Rocío Márquez – Claridad

Rocío Márquez needs no introduction, we waxed lyrical about her in the Flamenco series and her album Aquí Y Ahora was one of our favourites last year. This year she released Claridad in June and it’s better than her début. An album for flamenco connoisseurs made by a true connoisseur.

One of the things that a number of the younger artists have been doing recently is to take a couple of steps back and look at where Flamenco came from. They are keen to explore and revisit the roots. Some take the crossover approach and almost force Arab or other Mediterranean influences into the mix in an effort to “add something”. Then there are people like Rocío who look further back into the Iberian canon and come up with beauties such as this. Claridad is a short album, weighing in at a little over 35 minutes. But it’s hard to feel short changed when what’s on offer is just so damn good.

Rocío has done this very much on her own terms and has kept things deliberately sparse and simple. On nearly every track it’s just her and Alfredo Lagos, one of Jérez’s leading figures, on guitar. The other thing she’s been quite clear about is what she wanted to sing. There are no concessions here. She’s chosen the palos she wanted to explore and she has given us an album that needs to be listened to carefully because what she’s doing here isn’t exactly easy listening. Rocío’s voice is never strident. She doesn’t have the powerful, almost rasping, quality of La Paquera de Jérez or the sisters Fernanda and Bernarda de Utrera, but she doesn’t need to. There’s a strength and clarity in her voice that makes it just as appropriate.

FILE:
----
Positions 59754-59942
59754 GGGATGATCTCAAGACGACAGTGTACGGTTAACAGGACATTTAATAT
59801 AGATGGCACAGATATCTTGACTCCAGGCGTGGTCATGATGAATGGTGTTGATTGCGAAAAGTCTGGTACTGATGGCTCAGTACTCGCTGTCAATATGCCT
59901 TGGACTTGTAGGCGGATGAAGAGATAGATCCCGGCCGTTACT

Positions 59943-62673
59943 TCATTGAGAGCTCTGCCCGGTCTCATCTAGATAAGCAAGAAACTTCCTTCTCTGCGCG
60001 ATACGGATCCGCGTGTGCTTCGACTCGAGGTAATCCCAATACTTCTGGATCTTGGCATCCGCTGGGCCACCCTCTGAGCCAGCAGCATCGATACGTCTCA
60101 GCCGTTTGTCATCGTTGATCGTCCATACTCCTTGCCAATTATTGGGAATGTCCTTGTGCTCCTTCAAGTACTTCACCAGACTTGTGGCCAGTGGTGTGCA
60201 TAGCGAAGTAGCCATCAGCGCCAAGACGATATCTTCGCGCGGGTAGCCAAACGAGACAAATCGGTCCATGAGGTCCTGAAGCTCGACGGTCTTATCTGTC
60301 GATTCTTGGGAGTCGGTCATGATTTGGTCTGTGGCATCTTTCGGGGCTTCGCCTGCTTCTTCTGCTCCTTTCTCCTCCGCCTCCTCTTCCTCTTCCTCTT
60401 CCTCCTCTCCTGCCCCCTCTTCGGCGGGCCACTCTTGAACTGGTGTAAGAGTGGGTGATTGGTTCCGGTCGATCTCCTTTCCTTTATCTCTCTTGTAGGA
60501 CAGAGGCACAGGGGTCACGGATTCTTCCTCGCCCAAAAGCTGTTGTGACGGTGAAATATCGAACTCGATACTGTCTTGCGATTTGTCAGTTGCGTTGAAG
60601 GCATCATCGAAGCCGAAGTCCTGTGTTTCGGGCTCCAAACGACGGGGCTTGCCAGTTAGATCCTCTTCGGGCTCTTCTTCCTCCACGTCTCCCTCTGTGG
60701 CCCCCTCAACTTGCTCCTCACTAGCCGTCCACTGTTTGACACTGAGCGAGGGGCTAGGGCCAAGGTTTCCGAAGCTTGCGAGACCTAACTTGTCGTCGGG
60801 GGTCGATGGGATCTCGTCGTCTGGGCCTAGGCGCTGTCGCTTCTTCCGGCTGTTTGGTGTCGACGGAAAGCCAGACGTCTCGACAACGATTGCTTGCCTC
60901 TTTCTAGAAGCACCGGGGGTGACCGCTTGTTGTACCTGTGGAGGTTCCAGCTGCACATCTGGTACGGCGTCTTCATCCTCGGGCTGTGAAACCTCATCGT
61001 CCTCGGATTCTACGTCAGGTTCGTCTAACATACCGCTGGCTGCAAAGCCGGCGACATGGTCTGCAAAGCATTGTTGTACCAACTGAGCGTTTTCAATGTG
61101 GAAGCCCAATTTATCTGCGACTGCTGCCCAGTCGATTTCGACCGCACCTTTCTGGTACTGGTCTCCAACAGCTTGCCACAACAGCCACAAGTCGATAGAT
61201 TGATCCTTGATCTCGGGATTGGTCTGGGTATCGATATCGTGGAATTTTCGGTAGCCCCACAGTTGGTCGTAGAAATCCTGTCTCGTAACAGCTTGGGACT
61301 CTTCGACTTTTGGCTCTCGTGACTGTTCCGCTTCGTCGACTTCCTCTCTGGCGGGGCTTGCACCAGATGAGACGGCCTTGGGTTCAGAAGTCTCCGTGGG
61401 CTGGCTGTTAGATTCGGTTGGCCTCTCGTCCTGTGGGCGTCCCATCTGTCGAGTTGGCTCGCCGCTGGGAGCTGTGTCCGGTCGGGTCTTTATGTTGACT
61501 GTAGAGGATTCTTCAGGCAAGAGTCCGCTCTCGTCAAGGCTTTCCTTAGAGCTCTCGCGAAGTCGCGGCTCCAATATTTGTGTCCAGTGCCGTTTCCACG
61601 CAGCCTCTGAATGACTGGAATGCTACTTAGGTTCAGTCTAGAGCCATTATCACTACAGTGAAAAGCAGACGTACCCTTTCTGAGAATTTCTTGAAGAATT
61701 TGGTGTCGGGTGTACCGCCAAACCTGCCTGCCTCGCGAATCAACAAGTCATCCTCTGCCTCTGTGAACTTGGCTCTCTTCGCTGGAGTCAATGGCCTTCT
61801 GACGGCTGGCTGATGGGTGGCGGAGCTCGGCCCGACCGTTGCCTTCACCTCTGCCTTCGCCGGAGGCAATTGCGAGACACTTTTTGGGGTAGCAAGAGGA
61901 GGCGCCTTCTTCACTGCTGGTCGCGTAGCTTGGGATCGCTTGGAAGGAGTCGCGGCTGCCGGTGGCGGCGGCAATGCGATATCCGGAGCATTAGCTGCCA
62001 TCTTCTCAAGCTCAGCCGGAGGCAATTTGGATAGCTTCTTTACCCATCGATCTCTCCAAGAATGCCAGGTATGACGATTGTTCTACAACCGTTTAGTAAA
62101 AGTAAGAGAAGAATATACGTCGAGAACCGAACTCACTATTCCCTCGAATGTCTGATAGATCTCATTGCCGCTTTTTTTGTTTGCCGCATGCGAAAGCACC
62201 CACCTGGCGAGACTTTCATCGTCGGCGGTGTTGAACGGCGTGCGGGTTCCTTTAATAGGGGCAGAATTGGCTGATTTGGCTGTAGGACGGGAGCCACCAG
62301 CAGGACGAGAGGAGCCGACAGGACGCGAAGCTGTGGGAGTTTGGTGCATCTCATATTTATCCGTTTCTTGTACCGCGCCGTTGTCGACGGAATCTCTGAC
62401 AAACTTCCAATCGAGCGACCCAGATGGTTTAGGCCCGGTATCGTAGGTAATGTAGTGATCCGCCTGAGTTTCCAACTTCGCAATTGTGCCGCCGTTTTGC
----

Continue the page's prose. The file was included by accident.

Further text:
The album starts with Infancia a Jotilla de Aroche that clearly pays tribute to the music of La Mancha before taking a twist and entering the Fandango territory of her native Huelva. A beautiful song that has something of the history of Flamenco encapsulated in just over three minutes.

Another palo that doesn’t get too much of an airing these days is the Romance. Liberación starts off as a Romance before hitting the more familiar ground of the Seguirilla.

There’s something deeply traditional not only about the palos that she sings but also about the way she will change palos in mid-song. Really exploring the way the duende takes her and giving the album a feel of spontaneity and fluidity that you would normally only expect from a live performance. The art of the cantaora in a nutshell.

Antiguamente Eran Dulces is an old song celebrating the “salero” of the women of Málaga. Probably my favourite of them all.

There is a breathtaking Taranta in which Rocío demonstrates just how well she can sing the slower palos and yet really let the strength of her voice shine, without ever overdoing it. The quiebros in just the right place and absolutely no showing off.

This is one of the best records I have heard in a very long time.

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